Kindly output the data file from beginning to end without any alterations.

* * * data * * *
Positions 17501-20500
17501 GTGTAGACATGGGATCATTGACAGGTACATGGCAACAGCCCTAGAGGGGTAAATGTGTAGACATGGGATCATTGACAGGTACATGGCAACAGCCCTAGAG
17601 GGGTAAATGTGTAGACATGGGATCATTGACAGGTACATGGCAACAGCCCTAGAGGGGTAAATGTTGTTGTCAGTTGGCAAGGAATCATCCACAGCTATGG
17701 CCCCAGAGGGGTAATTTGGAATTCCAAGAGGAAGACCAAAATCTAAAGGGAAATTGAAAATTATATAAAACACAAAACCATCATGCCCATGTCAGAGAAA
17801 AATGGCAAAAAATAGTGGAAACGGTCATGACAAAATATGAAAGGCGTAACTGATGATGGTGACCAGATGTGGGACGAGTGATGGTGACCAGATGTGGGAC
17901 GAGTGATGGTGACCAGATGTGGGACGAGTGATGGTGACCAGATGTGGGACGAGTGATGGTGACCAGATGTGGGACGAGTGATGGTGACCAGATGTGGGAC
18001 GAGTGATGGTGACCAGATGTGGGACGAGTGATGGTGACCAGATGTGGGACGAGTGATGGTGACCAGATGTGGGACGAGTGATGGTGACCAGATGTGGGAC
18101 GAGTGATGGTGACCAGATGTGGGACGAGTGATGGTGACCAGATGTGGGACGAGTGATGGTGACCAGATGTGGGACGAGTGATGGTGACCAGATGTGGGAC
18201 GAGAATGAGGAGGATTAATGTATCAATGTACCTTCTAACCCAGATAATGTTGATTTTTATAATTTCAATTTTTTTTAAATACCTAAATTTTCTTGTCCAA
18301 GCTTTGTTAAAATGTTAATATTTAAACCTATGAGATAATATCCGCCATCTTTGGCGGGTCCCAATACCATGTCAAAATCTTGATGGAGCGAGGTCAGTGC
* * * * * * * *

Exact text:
Positions 17501-20500
17501 GTGTAGACATGGGATCATTGACAGGTACATGGCAACAGCCCTAGAGGGGTAAATGTGTAGACATGGGATCATTGACAGGTACATGGCAACAGCCCTAGAG
17601 GGGTAAATGTGTAGACATGGGATCATTGACAGGTACATGGCAACAGCCCTAGAGGGGTAAATGTTGTTGTCAGTTGGCAAGGAATCATCCACAGCTATGG
17701 CCCCAGAGGGGTAATTTGGAATTCCAAGAGGAAGACCAAAATCTAAAGGGAAATTGAAAATTATATAAAACACAAAACCATCATGCCCATGTCAGAGAAA
17801 AATGGCAAAAAATAGTGGAAACGGTCATGACAAAATATGAAAGGCGTAACTGATGATGGTGACCAGATGTGGGACGAGTGATGGTGACCAGATGTGGGAC
17901 GAGTGATGGTGACCAGATGTGGGACGAGTGATGGTGACCAGATGTGGGACGAGTGATGGTGACCAGATGTGGGACGAGTGATGGTGACCAGATGTGGGAC
18001 GAGTGATGGTGACCAGATGTGGGACGAGTGATGGTGACCAGATGTGGGACGAGTGATGGTGACCAGATGTGGGACGAGTGATGGTGACCAGATGTGGGAC
18101 GAGTGATGGTGACCAGATGTGGGACGAGTGATGGTGACCAGATGTGGGACGAGTGATGGTGACCAGATGTGGGACGAGTGATGGTGACCAGATGTGGGAC
18201 GAGAATGAGGAGGATTAATGTATCAATGTACCTTCTAACCCAGATAATGTTGATTTTTATAATTTCAATTTTTTTTAAATACCTAAATTTTCTTGTCCAA
18301 GCTTTGTTAAAATGTTAATATTTAAACCTATGAGATAATATCCGCCATCTTTGGCGGGTCCCAATACCATGTCAAAATCTTGATGGAGCGAGGTCAGTGC